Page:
Rep. Murtha says he is open to raising taxes to fund Afghanistan troop surge

Rep. Murtha says he is open to raising taxes to fund Afghanistan troop surge

Rep. John Murtha on Thursday said he is open to raising taxes if President Barack ObamaBarack Hussein ObamaBiden hits new low in Gallup poll Biden's belated filibuster decision: A pretense of principle at work Obama, Springsteen releasing book based on their podcast MORE decides to send more troops to Afghanistan.

“This is an expensive proposition,” Murtha (D-Pa.) told The Hill. “If we send more troops over, how are we going to pay for them? We should raise taxes.”


In a subsequent interview on Thursday, Murtha said he is not recommending raising taxes, but stressed it should be considered.

Murtha’s comments are significant. As chairman of the House Appropriations Defense subcommittee, he controls the purse strings for any troop surge in Afghanistan.

Murtha wants an honest accounting of war funds, something Democrats say was not done during the George W. Bush administration. Congress has approved about $893 billion in supplemental spending to fund war operations in Iraq and Afghanistan over the last eight years.

“If we want to put these troops in, we ought to pay for them,” Murtha said. “In my mind, you should pay for the cost whatever way. How do you do it? You can take it out of other programs or you can raise taxes.”

Murtha said he fears a similar situation to the one in the late 1970s, when in the aftermath of the Vietnam War interest rates skyrocketed to double digits.

Lawmakers did not offset the costs of the Vietnam War.

“We have the same thing here. We are not paying for the godd—n war,” Murtha said.

Emergency supplemental measures are exempt from the discretionary spending limits detailed in the congressional budget resolution.

Critics also say that supplemental bills give the White House and Congress a free hand in committing the government to substantial war costs. Obama told lawmakers earlier this year that supplemental spending is tantamount to hiding the cost of the wars.

Pentagon officials, such as Comptroller Robert Hale, said earlier this year that they want to move away from supplemental funding for the war. Hale stated that the administration’s goal is not to ask for additional money to fund the wars in Afghanistan and Iraq in 2010.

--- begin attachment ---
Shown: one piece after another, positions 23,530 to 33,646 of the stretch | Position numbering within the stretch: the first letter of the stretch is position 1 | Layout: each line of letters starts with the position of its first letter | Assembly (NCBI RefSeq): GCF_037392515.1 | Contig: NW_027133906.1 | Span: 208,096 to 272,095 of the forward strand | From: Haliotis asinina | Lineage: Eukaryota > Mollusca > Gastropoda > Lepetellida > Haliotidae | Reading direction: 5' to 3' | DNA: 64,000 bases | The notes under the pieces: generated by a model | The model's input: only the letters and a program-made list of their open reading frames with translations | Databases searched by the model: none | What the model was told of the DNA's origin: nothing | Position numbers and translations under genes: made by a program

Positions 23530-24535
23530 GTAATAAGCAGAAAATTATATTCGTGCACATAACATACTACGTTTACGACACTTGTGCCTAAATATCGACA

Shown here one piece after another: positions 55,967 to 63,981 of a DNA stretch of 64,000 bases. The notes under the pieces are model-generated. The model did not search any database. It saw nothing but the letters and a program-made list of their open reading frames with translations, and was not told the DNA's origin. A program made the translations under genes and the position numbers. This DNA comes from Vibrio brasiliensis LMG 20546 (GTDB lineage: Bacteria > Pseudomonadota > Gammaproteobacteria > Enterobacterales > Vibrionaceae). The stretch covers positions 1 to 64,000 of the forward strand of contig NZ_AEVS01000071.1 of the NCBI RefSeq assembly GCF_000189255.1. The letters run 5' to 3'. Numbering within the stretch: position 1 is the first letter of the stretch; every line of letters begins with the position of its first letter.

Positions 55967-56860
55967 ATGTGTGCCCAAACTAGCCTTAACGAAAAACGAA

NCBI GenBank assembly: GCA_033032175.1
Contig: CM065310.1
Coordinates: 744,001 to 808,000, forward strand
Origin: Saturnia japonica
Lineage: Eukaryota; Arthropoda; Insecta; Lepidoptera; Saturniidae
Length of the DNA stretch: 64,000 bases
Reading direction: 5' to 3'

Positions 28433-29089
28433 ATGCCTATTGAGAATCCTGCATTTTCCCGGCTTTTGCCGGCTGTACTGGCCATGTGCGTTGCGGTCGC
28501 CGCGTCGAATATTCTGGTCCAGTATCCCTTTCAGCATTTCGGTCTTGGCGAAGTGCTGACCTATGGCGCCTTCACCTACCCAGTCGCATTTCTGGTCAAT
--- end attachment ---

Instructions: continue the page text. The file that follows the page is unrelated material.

But if Obama endorses Gen. Stanley McChrystal’s recommendation to add tens of thousands of troops in Afghanistan, the president will need to ask Congress for a significant infusion of new war funding.

Murtha said he sees no other way to pay for additional troops next year without the administration asking for extra money.

“There’s going to be a supplemental, because you can’t take $40 billion out of the heart of the defense budget,” Murtha said. “So how are you going to pay for it?”

The $40 billion refers to the oft-cited calculation of $1 billion per 1,000 troops deployed. It is yet unclear what strategic approach Obama will take in Afghanistan and how many more troops he would consider sending there.

McChrystal, the top U.S. commander in Afghanistan, has reportedly asked for as many as 80,000 more troops, but favors a compromise of 40,000 additional forces.

“If we want to put these troops in Afghanistan, we ought to pay for them,” Murtha said. “I am recommending paying for it. One of the ways is raising taxes, [and] one of them is cutting other programs.”


Murtha, whose seat was targeted by Republicans in 2008, said that he does not see an “achievable goal” in Afghanistan.

“I do not see a strategy and how we can measure it,” he added.

Murtha has stressed for several years that all Americans should make sacrifices when the nation is at war. The former Marine, who is serving his 19th term, noted that he voted against all tax cuts during the Bush administration, and supports the reinstatement of the military draft.

Two years ago, Murtha, House Appropriations Committee Chairman David Obey (D-Wis.) and Rep. James McGovern (D-Mass.) proposed a war surtax to pay for the war in Iraq. At the time, Obey calculated that the war surtax would generate between $140 billion and $150 billion annually.

House Speaker Nancy Pelosi (D-Calif.) said she was opposed to the surtax and the reinstatement of the draft.

Earlier this month, Obey questioned the wisdom of sending more troops to Afghanistan and indicated that a White House funding request for more troops would face significant scrutiny.

“As an appropriator I must ask, what will that policy cost and how will we pay for it?” Obey said in an Oct. 8 statement.

Meanwhile, Senate Appropriations Committee Chairman Daniel Inouye (D-Hawaii) has expressed support for McChrystal’s recommendation on adding more troops in Afghanistan.

The Obama administration moved some predictable and recurring war costs into the base Pentagon budget proposal for 2010 and asked for $130 billion in war funds together in its spending request. The Democratic-led Congress this year included the war funding as part of the regular appropriations process. The requested war funds were considered part of the allocations that the Defense subcommittee received to craft its defense-spending bill.